Tag: Buy Property

New legal protections for off the plan property purchasers

Proposed amendments to the Conveyancing Act 1919 will be a welcome change to purchasers buying properties off the plan, who are otherwise plagued with risk and uncertainty.

Off the plan contracts

An off the plan contract is a contract for the sale of a property in a new subdivision that does not have a separate title at the time the contract is entered into. Often the construction of the property will not be complete, but developers will pre-sell the vacant lots or units.

Sunset clauses

Usually, the contract will be conditional upon the property being registered by a certain date (referred to as the “sunset date”). If the property is not registered by the sunset date, then the contract will allow either the buyer or the seller to rescind the contract (referred to as a “sunset clause”).

Recently, sunset clauses have been the subject of some controversy due to reports of developers deliberately delaying a project, so that the sunset clause can be exercised. The developer rescinds the contract, refunds the deposit and resells the property at a higher price than what was contracted with the original purchaser. While the purchaser gets their deposit back, they are not entitled to any compensation. Such action, while somewhat unfair, is entirely legal under the current laws, as parties are free to negotiate the terms of an off the plan contract (which are usually weighted heavily in favour of the developer).

Proposals for change – Conveyancing Amendment (Sunset Clauses) Bill 2015 (NSW)

The Conveyancing Amendment (Sunset Clauses) Bill 2015 (NSW) was introduced into the NSW Parliament Legislative Assembly on 10 November 2015. The Bill will introduce a new Division 10 of the Conveyancing Act 1919 to prevent sellers from unreasonably rescinding off the plan contracts for a residential lot* under a sunset clause.

The seller may only rescind the contract if:

  1. the seller gives the purchaser a notice in writing at least 28 days prior to rescission under a sunset clause. The notice must state why the seller is proposing to rescind and give reasons for the delay; and
  2. the purchaser gives written consent to the vendor’s proposed rescission; or
  3. the vendor obtains an order from the Supreme Court permitting the rescission; or
  4. the reason for the rescission comes within a category prescribed by the Regulations (no Regulations have yet been made).

Should the seller approach the Supreme Court, it must convince the Court that rescission of the contract is just and equitable in all the circumstances.  The Court will consider the following:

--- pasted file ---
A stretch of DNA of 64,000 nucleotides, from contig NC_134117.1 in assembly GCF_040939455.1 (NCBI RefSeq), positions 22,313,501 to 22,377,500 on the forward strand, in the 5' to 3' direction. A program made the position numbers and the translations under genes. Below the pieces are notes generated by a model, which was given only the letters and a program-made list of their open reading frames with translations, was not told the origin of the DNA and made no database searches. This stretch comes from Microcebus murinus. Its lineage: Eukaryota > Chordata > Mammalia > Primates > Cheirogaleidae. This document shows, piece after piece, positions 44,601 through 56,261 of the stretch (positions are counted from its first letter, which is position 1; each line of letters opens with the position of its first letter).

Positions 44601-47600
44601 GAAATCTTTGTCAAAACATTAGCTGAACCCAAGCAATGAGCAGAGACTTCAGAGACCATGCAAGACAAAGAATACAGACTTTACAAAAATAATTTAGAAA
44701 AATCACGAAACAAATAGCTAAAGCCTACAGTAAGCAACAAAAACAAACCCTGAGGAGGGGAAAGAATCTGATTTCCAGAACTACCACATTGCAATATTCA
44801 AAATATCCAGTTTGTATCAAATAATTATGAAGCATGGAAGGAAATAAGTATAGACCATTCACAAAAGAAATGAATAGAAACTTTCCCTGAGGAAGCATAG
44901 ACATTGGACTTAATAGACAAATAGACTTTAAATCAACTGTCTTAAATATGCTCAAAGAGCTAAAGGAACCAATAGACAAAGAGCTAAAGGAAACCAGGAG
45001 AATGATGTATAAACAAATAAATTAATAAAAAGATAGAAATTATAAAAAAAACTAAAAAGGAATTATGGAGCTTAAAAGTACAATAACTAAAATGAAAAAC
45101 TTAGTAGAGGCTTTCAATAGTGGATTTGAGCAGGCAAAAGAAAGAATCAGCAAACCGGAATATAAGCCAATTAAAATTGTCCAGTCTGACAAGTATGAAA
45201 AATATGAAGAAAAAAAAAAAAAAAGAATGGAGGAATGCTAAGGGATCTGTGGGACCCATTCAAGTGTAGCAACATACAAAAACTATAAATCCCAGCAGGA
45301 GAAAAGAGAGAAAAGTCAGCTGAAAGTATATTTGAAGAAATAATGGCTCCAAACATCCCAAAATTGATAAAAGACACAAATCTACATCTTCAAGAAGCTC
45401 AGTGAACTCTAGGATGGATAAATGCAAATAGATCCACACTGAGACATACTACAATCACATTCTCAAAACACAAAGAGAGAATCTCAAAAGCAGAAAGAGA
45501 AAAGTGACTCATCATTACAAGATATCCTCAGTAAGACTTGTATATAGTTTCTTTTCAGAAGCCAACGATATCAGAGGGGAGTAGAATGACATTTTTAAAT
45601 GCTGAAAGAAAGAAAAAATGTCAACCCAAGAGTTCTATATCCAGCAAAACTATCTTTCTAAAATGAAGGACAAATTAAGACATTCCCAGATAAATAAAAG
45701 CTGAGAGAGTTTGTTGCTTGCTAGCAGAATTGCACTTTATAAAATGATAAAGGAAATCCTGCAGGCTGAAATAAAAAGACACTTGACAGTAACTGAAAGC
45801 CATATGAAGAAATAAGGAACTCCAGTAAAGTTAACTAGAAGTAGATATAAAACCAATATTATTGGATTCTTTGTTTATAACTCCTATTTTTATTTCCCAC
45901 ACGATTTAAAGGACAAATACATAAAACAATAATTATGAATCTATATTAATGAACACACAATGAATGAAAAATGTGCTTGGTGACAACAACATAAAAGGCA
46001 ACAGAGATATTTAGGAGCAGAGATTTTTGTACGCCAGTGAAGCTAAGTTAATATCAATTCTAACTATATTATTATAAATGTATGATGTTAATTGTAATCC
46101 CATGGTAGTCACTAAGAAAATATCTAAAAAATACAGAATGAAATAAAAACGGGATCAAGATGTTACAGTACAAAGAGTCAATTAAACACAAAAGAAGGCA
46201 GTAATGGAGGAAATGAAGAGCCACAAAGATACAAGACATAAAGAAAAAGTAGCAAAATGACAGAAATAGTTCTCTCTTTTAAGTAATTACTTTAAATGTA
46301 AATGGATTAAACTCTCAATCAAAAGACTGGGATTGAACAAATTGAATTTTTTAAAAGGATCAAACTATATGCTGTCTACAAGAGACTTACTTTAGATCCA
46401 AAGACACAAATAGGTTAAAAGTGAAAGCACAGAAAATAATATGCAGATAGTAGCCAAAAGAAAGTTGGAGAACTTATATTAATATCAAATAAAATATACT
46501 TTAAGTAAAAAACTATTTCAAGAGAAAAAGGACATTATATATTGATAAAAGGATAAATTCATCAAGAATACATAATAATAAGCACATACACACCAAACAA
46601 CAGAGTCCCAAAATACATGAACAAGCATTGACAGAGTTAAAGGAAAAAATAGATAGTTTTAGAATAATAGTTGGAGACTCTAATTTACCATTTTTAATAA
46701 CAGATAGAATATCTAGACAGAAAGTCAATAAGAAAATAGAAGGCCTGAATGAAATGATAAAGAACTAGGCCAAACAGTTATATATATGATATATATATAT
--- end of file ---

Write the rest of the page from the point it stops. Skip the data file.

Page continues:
• the terms of the contract;
  • whether the vendor has acted unreasonably or in bad faith;
  • the reason for the delay;
  • whether the subject lot has increased in value;
  • any other matter the court considers to be relevant.

If the seller is unsuccessful, the seller must pay the purchaser’s costs of the application to the Supreme Court.

Application of the new provisions

The proposed amendments will apply to existing contracts and any rescission by a vendor on or after 2 November 2015.

What’s next

We would expect the Bill to be debated shortly and perhaps some minor amendments made to clarify some provisions.

* “residential property” has the same meaning that it does in s 66Q of the Conveyancing Act 1919

Sebastian and Genevieve are experienced property lawyers who have both acted on numerous off the plan sales and purchases. Contact Trouncer Legal today by phoning (02) 9481 9800, emailing admin@trouncerlegal.com or by filling out our contact form here.

When to buy and Sell Property

Everyone knows that property prices move in cycles, and of course it would be great to sell at the top of the cycle, or buy at the bottom. The trouble is, it’s very hard to pick the top and bottom of the market, even for the experts. If you’re looking to move from one house to another at the same time, it may not matter quite as much, because in general terms house prices may all move up or down together. However, that assumes you are buying in the same area, and in a similar price bracket.

That’s not to say that some people don’t make a lot of money, either by good management or good fortune. If you can buy cheaply at the bottom of a cycle, and sell at the top of a later cycle, you can do very well. Or you may sell at the top of a cycle, rent for a year or two, and get more for your money in a buyer’s market later.